Future use proposed for current Central site

Future use proposed for current Central site

CHAMPAIGN — Two Champaign school board members have an idea for what to do with the current high school building if and when the new Central High opens in September 2017.

On Monday night, board members Kristine Chalifoux and Kerris Lee presented the rest of the board their proposal to convert Central into a mixed-use public/private development they call a "Live/Work Community."

"As an architect, I have been looking at alternative uses for Central that would maintain the building and enrich the community," Chalifoux said. "It's a wonderful building, and obviously it isn't working as a high school any more, so what could we do with it?"

Lee said the idea could provide an experience for current Champaign students, graduates, and school district residents pursuing up-and-coming businesses.

"We think that Central may be the right structure to house that," he said.

Chalifoux said similar projects have been successful in New York City, including in East Harlem; New Orleans; Janesville, Wis.; Kansas City; West Dundee, Ill., and Moline.

Under the proposal, the Mellon Administrative Center and its functions would move to a portion of the first and second floors of Central.

"We get all the administrative functions in one place," Chalifoux said.

Another section of the facility would be what Chalifoux and Lee called an "entrepreneurial hub," a site where small business ventures are identified and started. This hub would be geared toward service-oriented and trade-oriented firms that need a place to start and need continuing education.

"This keeps small startup businesses in Champaign, and it strengthens Unit 4's ties with the business community," Lee said.

Part of one floor and part of the basement would be converted into leased office suites, artist's lofts and an art gallery.

The high school's shops and kitchens would be maintained for rental use, and Combes Gym and the school's theater would be maintained for community functions.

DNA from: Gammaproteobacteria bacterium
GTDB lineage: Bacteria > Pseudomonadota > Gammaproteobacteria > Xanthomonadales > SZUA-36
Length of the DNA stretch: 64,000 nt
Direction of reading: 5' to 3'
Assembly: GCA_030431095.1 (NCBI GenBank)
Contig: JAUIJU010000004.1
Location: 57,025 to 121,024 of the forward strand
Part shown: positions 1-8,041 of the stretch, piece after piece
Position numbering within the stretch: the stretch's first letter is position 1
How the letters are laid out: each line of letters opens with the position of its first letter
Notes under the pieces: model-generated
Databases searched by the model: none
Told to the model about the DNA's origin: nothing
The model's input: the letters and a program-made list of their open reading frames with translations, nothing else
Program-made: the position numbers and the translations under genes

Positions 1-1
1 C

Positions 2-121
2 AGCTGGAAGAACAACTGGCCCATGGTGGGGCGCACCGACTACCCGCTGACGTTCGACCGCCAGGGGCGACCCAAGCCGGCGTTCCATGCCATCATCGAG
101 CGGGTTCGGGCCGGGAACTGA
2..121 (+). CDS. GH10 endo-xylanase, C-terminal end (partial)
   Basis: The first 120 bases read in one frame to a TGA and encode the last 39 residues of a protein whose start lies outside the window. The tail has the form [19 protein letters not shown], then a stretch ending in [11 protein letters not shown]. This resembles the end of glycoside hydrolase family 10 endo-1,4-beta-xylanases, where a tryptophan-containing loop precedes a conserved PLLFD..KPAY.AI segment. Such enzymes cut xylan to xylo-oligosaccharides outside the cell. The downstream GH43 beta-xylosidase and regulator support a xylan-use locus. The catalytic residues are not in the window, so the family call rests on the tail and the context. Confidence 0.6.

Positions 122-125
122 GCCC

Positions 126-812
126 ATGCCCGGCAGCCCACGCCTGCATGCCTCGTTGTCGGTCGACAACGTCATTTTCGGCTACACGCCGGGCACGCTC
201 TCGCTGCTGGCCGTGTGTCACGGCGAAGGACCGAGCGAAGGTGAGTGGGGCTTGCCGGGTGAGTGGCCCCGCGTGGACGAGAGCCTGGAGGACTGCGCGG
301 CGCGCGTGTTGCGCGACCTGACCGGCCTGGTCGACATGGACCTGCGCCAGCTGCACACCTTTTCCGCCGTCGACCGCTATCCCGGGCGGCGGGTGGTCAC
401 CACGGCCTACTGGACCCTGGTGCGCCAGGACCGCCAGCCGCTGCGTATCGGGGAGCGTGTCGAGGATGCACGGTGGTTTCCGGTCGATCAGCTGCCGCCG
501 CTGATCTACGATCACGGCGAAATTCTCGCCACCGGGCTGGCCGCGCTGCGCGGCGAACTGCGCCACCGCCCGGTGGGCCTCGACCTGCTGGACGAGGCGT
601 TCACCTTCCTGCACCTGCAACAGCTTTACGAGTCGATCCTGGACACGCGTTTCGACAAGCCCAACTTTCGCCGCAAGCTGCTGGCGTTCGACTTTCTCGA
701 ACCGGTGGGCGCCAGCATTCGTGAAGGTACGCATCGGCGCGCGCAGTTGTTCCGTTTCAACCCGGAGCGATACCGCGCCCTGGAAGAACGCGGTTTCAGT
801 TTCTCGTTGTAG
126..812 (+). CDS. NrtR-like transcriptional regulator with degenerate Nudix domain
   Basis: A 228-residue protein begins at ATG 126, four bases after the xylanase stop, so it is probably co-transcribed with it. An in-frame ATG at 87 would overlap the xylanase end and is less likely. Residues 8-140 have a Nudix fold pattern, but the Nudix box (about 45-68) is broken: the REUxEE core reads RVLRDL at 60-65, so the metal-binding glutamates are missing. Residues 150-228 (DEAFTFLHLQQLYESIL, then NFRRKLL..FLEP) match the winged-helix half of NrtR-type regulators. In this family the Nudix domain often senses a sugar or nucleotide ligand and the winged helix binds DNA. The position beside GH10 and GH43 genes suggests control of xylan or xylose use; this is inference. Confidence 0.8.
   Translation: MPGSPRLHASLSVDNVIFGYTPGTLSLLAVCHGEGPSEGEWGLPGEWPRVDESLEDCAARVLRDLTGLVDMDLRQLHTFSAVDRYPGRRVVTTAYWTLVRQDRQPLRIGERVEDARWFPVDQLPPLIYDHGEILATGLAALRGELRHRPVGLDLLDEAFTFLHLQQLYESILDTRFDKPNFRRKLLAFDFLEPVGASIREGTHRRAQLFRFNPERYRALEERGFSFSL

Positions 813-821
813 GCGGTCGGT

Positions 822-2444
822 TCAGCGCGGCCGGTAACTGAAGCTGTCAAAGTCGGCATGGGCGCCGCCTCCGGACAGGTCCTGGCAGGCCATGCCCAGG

Unit 4 would use part of the facility to provide workshops and speakers on subjects like accounting, taxes and marketing, to maintain an educational component for small business owners.

Much of the second floor and all of the third floor would be converted into lofts or apartments that would be leased.

Lee said the "Live/Work Community" would be developed and managed by a third party.

"This is an awfully neat concept," said developer Mike Royse. "What happens with a lot of old institutional buildings is you end up with blight. The first thing here is to try to prevent that."

Royse said the concept supports the growth of Champaign's urban core.

School board member Jamar Brown said he was concerned that current Unit 4 students are "largely absent" from the concept.

"This seems like the building would be used by the community members and not so much for educating our students," he said.

School board member Lynn Stuckey also expressed concerns over the proposal.

"If we put the Mellon building there, we'll have children present," Stuckey said. "Sex offenders would not be allowed within a certain radius of the building. How does that impact the rental market? If this has school children present, I cannot knowingly lease to a registered sex offender. And if you know that an employee or a customer is a sex offender, they are not allowed on the property."

Stuckey also said there is an excess of unoccupied rental units in the Twin Cities.

"It is my understanding there are currently 2,000 vacant housing units available in Champaign-Urbana, and I know of approximately 100 units being built on the university campus," she said. "Why would we want to add to that excess inventory?"

School board President Laurie Bonnett stressed that no decision has been made on this or any other proposal.

Whether any of this ever happens depends on a future decision by the board and, later, the voters of the school district.

One week ago, a facilities committee made of teachers, principals, business professionals, parents and a student recommended moving Edison Middle School to Central and creating a proposed 400-student career prep academy there among its three options.

If the school board decides to proceed with an option involving moving Edison to the current Central building, that would preclude the "Live/Work Community" option.

And if voters decide to reject a ballot question increasing taxes to pay for a proposed high school on land east of Neil Street extended and between Interstate and Olympian drives, Central would stay where it is.

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Heather J. wrote on March 18, 2014 at 8:03 am

The Mellon Administrative Center on John and New Street just got tons of renovations. Why would it be a good idea to abandon that and move it into the old Central site?